Your situation is the most important determinant of whether a school’s accreditation is appropriate. Check carefully with your employer or prospective employers to determine the importance of accreditation.

Its Service Attitude
We noted above that the Internet has made it possible for big schools to offer many “small school” features. This includes service, although not all of them have embraced it.

Many online schools claim that they offer excellent “service” because they have a toll-free number or offer chat-based live help on their Web sites. Those are good things, but they are not the only service issues you will need to consider.

Look for other indicators of their service level. Some examples include how quickly they respond to a specific request or complaint, how willing they are to make a legitimate policy exception on your behalf, or how easily you can reach a high-level administrator.

These kinds of requests and needs indicate whether or not a school is genuinely interested in your experience.

Perhaps the most important service indicator is intangible: it is their interest in helping you complete your degree. If the school you choose is really interested in helping you finish your degree, it will show up in their attitudes and their policies. If not, that will show up as well.

Its Flexibility
Often, distance learners need flexibility. They need someone to waive a policy, or make an exception, or handle something with unusual speed. The extent to which your school is willing to do these things is an indicator of how flexible they will be.

Flexibility in the online learning environment is a very important commodity. Because the experience is distributed, learners tend to have a wide variety of situations—personal, professional, and academic—that impact their studies.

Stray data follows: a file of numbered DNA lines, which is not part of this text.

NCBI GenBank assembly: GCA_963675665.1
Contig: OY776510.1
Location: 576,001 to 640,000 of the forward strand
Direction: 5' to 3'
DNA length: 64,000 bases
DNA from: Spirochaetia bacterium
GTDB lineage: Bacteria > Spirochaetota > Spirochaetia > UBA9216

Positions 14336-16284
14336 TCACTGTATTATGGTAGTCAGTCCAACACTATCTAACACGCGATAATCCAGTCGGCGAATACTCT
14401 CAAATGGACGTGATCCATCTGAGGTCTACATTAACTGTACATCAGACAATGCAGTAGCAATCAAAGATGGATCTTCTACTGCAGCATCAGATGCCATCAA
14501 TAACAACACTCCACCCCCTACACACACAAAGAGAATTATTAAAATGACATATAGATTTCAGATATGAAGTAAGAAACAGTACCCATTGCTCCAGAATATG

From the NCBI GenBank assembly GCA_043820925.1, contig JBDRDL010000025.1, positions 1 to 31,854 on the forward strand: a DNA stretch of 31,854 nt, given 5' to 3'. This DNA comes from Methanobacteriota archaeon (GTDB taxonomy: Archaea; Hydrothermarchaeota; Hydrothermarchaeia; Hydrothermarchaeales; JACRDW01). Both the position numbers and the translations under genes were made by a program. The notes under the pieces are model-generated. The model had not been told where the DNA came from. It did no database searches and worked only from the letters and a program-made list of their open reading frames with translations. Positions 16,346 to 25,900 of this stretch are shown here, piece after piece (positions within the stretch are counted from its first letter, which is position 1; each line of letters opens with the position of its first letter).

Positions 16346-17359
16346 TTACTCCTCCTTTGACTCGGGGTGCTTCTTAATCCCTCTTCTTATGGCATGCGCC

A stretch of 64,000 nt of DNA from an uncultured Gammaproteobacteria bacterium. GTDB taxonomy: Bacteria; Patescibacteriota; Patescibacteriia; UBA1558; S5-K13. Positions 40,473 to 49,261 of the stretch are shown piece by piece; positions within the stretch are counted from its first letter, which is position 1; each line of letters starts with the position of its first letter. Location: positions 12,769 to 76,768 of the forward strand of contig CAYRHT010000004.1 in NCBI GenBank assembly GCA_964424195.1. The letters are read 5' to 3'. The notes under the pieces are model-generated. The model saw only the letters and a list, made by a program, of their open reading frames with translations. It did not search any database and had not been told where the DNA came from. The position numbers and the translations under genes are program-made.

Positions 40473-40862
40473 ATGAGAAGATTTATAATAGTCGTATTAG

It is very important, when something comes up, to be working with a school that will work with you. Some say they will. Others don’t even indicate that they will ever veer from stated “policy.”

As a distance learner, those who are willing to cut you a break and be a little flexible will be priceless to your overall experience, and to the odds that you will finish your degree.

Its DL Focus
If you are considering a school that is primarily campus-based, but offers online degrees, be sure to do some investigation into its distance learning focus. For many schools, distance learning is at best a trendy distraction, at worst a meddlesome, necessary evil.

If your school is not sufficiently focused on its distance learning operation, you will pay a price. You might find that tech support is insufficient. You might find that the “good” instructors never teach online. You might even find that the online courses are only taught by grad students.

Your school’s priority and focus for distance learning will have an impact on your studies. Be sure to check with other distance learning students before you enroll in a school that offers a combination program. If the distance learning students are considered “second class” to the on-campus students, they will know. And they should tell you.